Behind my in law’s home in Holland Michigan lies a old chicken barn. The low 100 foot long barn has been used to house horses for the past 30+ years. In that time, it had never been well refitted for horses, and suffered a bit for it.
Over the past two years, the kids have gotten old enough to appreciate horses. Liz, my wife, re-discovered her love for the equine, and immediately started her new hobby – horse trading. The horses were getting as wet inside as outside with the leaks, and the barn was starting to fall over just a bit too much.
It was time to fix it. In the Summer and Fall of 2006 we rebuilt the barn back to a functional state. This article documents some of the detail of that project.
There are many images of the barn at Flickr
Due to erosion along the south side of the barn (and rain leaking in from the roof), the poured foundation had be slowly falling over. further inspection showed that it was still stable in the ground, just leaning. It was good enough to build upon, if the erosion and roof leaks were taken care of.
I sank some 4×4 posts along the south foundation in a vain attempt to support it from any further shifting. It might help, but the posts only go down about 3-4 feet. Just a bit further than the foundation itself.
Much gravel and sand was brought in on the south end to shore the ground up to a good level to match the foundation. That, and proper drainage slopes were added to carry water away from the barn. This has proven to help greatly.
Since the foundation was shifting, so was the south Wall, and as the south wall leaned, so to did it take the roof and the north long wall with it. It was starting to look really bad.
In order to gain access to the barn’s structure, I had to pull out an old fiberboard ceiling. This was about the most disgusting job I’ve ever done. Over many years, chickens had roosted up in the ceiling. There was a 1/2″ layer of dust and chicken droppings. That, and eggs! Ancient eggs, from chickens long gone by, would fall on my head as I pulled the old ceiling down, in pieces. I wore a mask as not to get some strange chicken dust disease. I removed the ceiling and stalls to give clear access to the barn’s walls and roof.
My Dad came up for a weekend to help me shore up the walls, and get the barn square once again. Through a series of jacks and come-alongs, we pushed and pulled the barn square once again. Once it was all propped up square, we built a new south wall inside the old south wall (that didn’t come quite back to the top of the old foundation, and built new stalls.
The core of the rebuilt barn are the stalls. They are made with heavy treated lumber that can withstand the the pummeling of horses, and hold up the roof. The key to the success of the new barn stability were these new stalls. The old stalls were attached to the ceiling, floor and walls. They didn’t contribute to the overall structure of the barn itself. The new stalls attach the the foundation and roof, adding support to the old barn.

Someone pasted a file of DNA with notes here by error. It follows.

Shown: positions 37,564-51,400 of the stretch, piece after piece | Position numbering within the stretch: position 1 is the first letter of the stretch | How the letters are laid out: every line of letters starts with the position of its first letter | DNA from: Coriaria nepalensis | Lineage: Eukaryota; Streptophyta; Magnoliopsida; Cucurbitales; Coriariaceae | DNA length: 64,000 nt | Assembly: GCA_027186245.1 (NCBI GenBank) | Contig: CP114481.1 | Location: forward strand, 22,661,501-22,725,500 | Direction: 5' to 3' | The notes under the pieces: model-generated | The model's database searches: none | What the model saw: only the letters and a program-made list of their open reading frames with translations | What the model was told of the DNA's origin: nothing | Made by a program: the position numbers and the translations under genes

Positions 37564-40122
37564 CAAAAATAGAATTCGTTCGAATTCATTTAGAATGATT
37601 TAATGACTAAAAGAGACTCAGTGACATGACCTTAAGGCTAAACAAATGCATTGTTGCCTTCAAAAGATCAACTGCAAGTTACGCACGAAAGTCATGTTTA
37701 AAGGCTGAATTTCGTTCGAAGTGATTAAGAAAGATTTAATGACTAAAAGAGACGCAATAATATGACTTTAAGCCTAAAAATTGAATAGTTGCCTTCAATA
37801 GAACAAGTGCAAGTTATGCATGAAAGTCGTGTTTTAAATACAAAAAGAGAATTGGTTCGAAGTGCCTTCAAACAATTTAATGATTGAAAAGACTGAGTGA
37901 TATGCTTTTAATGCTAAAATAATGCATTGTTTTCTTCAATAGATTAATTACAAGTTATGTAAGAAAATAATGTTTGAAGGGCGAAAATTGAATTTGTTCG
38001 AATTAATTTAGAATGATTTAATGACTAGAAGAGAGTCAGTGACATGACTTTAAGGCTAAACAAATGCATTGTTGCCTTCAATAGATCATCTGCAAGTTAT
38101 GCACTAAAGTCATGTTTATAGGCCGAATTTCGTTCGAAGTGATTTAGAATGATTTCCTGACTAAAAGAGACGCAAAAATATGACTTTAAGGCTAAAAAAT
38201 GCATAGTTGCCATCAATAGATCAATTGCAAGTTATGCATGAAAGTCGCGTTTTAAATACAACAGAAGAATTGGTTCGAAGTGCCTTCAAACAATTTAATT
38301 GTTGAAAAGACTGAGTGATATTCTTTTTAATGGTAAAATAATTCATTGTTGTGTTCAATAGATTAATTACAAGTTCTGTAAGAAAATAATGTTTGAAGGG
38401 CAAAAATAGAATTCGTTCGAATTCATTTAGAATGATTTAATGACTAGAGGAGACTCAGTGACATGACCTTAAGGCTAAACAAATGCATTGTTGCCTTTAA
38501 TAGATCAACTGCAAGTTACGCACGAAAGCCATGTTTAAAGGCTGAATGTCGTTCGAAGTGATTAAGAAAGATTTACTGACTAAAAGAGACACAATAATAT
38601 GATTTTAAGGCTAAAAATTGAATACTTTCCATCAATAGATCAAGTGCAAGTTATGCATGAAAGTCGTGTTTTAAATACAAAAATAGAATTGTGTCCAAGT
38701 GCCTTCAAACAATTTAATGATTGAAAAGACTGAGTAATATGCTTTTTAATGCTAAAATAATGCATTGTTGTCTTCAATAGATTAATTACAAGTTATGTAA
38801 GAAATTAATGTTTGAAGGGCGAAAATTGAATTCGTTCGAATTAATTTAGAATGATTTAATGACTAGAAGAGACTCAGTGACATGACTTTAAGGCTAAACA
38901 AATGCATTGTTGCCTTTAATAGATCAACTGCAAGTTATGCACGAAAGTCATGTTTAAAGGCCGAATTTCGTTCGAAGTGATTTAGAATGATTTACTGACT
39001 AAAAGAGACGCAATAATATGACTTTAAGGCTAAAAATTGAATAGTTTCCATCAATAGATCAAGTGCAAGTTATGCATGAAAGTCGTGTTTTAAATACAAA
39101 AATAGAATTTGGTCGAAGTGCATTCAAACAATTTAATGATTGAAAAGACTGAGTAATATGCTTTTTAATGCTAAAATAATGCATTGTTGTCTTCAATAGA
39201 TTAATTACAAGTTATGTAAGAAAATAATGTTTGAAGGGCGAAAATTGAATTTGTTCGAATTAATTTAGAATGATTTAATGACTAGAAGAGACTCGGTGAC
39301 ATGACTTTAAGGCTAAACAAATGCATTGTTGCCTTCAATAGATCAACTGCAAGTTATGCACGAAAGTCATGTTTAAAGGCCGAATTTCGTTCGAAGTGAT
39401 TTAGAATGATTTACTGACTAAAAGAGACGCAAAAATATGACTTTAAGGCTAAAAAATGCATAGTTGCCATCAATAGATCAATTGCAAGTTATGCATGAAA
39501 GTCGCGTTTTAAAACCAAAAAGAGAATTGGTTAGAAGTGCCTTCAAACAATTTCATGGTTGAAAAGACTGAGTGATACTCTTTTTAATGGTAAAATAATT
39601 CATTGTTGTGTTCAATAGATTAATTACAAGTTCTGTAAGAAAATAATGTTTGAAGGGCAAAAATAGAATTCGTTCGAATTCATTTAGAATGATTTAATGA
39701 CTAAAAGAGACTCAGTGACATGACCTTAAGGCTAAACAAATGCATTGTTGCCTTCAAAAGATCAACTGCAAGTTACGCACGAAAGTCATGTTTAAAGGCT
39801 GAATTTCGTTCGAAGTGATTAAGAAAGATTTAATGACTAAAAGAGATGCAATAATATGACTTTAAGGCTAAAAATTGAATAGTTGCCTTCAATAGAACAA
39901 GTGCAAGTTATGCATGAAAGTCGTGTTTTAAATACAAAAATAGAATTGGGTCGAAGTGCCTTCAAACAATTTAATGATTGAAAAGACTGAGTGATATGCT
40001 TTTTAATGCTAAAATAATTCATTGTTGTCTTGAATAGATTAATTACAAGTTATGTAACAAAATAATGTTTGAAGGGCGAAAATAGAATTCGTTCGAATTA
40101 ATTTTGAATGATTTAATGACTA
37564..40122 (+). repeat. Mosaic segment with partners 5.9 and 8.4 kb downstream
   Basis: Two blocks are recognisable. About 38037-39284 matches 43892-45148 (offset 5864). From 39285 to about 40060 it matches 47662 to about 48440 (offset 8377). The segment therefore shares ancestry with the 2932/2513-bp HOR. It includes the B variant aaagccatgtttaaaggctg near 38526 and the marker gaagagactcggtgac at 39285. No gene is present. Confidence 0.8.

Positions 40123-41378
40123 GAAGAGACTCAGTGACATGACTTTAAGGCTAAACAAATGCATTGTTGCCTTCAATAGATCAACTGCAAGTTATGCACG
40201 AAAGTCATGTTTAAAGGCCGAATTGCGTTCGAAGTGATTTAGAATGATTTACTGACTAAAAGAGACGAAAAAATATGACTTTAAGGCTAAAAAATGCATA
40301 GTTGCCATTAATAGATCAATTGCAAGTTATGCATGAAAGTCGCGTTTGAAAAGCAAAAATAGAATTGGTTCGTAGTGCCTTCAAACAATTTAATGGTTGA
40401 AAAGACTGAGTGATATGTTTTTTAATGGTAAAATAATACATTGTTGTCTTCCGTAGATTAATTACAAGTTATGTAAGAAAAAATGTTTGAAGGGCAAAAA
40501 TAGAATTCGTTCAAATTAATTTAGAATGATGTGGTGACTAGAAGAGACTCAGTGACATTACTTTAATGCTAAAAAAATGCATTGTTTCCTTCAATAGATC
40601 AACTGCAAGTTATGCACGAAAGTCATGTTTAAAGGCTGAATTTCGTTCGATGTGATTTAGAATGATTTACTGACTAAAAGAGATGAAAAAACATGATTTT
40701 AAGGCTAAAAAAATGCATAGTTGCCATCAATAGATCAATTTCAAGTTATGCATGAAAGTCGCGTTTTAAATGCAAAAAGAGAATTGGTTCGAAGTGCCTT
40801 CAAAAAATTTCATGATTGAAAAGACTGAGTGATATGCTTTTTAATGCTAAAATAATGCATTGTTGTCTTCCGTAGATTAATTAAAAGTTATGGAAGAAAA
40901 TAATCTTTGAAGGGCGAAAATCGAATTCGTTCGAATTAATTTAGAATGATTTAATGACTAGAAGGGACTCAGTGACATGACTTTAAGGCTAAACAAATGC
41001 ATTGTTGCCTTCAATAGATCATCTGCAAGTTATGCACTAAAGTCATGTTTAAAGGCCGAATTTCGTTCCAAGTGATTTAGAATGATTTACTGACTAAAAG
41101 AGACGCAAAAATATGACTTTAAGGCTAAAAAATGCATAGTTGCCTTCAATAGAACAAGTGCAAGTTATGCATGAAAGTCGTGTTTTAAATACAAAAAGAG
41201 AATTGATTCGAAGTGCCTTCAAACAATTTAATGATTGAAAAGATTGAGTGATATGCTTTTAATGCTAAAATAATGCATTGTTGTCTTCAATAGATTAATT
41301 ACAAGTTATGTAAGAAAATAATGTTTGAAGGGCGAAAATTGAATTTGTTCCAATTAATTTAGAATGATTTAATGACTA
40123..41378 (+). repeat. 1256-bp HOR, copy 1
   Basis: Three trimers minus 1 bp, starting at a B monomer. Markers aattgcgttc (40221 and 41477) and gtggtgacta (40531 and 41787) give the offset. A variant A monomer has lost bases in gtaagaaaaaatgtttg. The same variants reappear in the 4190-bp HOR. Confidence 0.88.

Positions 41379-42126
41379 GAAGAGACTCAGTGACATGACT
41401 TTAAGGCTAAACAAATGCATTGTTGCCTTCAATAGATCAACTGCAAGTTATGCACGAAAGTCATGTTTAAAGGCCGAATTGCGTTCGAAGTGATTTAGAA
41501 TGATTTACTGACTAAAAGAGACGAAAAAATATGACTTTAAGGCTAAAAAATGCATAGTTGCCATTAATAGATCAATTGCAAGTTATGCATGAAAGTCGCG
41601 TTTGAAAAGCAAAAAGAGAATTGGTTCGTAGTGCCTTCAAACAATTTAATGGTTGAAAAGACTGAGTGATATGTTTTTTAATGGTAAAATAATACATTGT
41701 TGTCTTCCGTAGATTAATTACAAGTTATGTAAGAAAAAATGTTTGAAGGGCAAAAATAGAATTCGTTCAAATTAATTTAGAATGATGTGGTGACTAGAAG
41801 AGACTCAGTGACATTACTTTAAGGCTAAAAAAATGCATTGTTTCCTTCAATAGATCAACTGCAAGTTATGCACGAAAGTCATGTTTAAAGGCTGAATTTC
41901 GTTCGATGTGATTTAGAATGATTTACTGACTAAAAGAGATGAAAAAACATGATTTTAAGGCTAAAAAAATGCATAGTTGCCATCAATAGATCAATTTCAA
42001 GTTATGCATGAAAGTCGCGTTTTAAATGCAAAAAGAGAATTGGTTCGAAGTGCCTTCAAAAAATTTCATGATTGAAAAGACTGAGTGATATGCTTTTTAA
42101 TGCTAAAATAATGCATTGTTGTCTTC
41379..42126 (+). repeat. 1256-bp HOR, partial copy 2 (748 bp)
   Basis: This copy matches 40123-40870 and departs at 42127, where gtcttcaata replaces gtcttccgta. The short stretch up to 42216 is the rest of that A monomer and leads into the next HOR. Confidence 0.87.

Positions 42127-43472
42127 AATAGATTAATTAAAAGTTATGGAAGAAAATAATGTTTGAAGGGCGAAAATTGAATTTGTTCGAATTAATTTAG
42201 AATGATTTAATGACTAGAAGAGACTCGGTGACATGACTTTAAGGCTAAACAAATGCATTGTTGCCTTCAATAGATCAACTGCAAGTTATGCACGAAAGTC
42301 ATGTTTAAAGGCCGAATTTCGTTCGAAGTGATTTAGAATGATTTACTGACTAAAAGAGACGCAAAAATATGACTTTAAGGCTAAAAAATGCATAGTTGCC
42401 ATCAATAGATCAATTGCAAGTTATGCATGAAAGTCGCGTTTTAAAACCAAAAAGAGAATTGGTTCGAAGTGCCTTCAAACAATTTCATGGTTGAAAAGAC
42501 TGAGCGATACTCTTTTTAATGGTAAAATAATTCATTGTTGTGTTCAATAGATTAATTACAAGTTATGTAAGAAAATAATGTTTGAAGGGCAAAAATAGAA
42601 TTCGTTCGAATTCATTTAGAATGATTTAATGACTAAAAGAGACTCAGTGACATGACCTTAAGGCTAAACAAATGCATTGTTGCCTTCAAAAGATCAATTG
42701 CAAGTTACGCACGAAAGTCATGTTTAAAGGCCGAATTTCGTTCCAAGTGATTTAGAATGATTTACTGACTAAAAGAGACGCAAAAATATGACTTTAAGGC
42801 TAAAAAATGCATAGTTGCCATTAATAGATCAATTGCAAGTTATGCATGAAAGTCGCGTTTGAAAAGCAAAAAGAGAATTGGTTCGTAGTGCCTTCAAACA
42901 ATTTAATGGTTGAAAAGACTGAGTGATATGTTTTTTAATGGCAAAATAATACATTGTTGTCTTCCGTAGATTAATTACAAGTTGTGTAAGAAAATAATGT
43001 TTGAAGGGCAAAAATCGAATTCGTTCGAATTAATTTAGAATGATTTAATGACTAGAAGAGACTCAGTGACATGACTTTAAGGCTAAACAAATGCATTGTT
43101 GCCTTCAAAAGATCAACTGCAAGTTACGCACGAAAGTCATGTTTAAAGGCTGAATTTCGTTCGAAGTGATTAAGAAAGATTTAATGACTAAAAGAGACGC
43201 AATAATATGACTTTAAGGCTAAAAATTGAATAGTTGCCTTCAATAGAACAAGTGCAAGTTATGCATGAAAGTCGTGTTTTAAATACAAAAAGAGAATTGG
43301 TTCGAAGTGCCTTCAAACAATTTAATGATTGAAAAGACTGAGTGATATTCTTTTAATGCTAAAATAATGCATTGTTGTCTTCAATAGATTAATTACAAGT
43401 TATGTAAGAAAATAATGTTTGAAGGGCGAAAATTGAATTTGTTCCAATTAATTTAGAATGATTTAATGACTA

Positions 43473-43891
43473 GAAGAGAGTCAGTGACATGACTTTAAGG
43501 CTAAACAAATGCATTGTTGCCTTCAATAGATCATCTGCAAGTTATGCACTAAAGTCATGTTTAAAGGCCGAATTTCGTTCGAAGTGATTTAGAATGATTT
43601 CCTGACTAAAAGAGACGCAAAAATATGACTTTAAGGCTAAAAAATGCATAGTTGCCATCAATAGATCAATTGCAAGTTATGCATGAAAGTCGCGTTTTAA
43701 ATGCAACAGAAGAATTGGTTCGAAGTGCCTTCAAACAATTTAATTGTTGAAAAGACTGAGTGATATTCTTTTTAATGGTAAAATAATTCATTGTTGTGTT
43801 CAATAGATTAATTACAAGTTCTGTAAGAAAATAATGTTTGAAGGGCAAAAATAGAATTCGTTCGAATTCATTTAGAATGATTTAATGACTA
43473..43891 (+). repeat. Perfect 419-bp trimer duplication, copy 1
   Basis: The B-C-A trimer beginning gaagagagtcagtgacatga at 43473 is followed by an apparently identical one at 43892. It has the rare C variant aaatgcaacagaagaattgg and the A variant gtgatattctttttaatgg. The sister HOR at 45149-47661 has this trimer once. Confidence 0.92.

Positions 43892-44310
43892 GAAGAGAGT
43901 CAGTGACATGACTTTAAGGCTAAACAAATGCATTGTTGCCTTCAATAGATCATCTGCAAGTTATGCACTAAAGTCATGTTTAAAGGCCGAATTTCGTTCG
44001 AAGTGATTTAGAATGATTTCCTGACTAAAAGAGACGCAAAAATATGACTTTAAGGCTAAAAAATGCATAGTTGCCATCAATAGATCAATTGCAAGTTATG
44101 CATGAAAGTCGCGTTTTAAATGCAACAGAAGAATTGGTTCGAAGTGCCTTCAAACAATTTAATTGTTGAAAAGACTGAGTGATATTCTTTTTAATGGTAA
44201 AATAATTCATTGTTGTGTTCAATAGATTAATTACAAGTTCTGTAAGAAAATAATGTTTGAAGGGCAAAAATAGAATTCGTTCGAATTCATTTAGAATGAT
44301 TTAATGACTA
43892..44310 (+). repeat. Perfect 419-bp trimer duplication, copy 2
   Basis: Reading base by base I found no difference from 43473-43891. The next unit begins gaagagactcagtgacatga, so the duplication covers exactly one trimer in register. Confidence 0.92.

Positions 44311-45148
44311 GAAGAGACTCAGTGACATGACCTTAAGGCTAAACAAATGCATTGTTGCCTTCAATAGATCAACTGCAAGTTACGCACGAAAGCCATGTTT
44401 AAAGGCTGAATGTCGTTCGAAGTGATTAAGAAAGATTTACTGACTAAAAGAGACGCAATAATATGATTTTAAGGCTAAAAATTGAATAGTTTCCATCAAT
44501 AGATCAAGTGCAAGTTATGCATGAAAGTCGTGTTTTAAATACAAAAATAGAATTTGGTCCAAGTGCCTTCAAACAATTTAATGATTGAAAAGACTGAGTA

As mentioned before, there was a serious erosion problem on the south side of the barn. As the earth washed away, the barn was starting to as well. The doors to get into the stalls were cut out of the side of the barn, yet left the foundation in place. In the wet months, a mud hole would form in front of the stall entries, as horses worked to step over the foundation.
We used a bulldozer to create a slope away from the barn, and then added crushed concrete with sand on top. I also rented a concrete saw to cut away the foundation so we had a smooth transition into the stall.
This alone was a great improvement.
The chickens liked it too.
The old roof was bad. Beyond bad. Much of the interior of the barn would get wet during the rain. The stalls were a mess due to the extra moisture being added to the waste on the floor. But it could not be fixed until the rest of the barn was. And now it was! Within just a couple days we installed the new roof, and the barn dried out. Great!
Problem ensued, however. The low eaves on the roof posed a challenge for the horses as it is. The addition of the sharp edge of the roof caused further problems! Two horses were injured navigating doorways and bumping their noses into the roof edge. OUCH! It’s amazing however, how well they heal up from these somewhat ghastly wounds. But it will never do!
To alleviate the problem, added a curved section of PVC to the eave above the door. This acts as a nice bumper. Since these were added, there’s been no more horse injuries.